Why Sila’s Next-Generation Si-Anode Material Will Help Drive EV Adoption
Sila is making the next-generation silicon anode material, which it believes will help drive electric vehicle sales. On 17 May, Mercedes-Benz announced that Sila’s silicon anode chemistry will optionally available in the upcoming electric Mercedes-Benz G-Class.
Kurt Kelty, Sila VP of Commercialization, tells Auto Futures how the company plans to improve energy density using green materials and reduce the price of batteries.
Kelty led the battery team at Tesla for over a decade. Gene Berdichevsky, CEO and co-founder of Sila was the seventh employee at Tesla and worked as the battery lead creating the first battery packs. Gleb Yushin, Co-Founder and CTO is also a Professor of Materials Science at the Georgia Institute of Technology.
“We have an excellent team, from semiconductor, energy, automotive, and materials science with great IP that sets us apart,” says Kelty.
He describes the Alameda-based Sila as the largest funded battery company ever – with $925 Million in funding and three hundred employees.
“We have been developing the technology for ten years with 50,000 interactions. We are driven and passionate about getting more EVs on the road. We created a material that enables customers to get a better product. The material enables better energy density and increased range,” says Kelty.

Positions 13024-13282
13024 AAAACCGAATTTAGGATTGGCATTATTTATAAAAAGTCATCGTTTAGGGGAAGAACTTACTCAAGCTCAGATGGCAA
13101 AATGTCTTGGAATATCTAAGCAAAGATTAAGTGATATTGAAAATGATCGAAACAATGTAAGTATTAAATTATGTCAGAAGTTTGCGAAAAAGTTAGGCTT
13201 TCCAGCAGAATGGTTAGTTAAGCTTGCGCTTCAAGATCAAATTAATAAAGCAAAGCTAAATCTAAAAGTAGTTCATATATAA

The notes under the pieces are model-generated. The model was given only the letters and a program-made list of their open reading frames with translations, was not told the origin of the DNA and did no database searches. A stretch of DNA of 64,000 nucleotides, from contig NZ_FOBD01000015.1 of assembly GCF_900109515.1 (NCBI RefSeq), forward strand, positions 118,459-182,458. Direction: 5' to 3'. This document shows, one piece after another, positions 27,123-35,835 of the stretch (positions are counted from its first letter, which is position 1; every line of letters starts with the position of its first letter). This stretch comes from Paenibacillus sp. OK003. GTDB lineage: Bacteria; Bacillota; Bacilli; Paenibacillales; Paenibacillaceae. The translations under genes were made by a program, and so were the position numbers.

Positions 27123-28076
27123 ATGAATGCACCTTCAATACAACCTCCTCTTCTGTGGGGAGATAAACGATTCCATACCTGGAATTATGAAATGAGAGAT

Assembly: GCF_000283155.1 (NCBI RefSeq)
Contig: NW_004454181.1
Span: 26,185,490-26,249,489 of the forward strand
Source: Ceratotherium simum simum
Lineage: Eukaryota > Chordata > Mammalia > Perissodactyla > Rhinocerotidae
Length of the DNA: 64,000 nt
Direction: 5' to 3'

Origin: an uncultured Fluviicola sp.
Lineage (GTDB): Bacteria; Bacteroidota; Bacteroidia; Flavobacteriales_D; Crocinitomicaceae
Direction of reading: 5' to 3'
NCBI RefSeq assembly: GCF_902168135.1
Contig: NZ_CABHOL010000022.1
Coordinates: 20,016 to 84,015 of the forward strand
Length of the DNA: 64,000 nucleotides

Most batteries used for electric cars have graphite anodes. A problem with graphite is that 90% comes from China. Graphite’s CO2 emissions and environmental impact are high, says Kelty.
Sila silicon (Si) anodes that can replace graphite increase Li-ion cell energy density and can reduce Li-ion battery costs. A single Si atom can store four lithium atoms. To store the same four lithium atoms, you would need twenty-four carbon atoms in graphite anodes.
Another benefit of a silicon anode is it stores lithium in a much smaller volume. The thinner Si anodes enable much faster charging. Thinner electrodes allow the lithium ions to reach the anode particles much faster and easier.
“We have been shipping since September, from our research facility in Alameda,” says Kelty. He notes that the material works with existing battery manufacturing processes.
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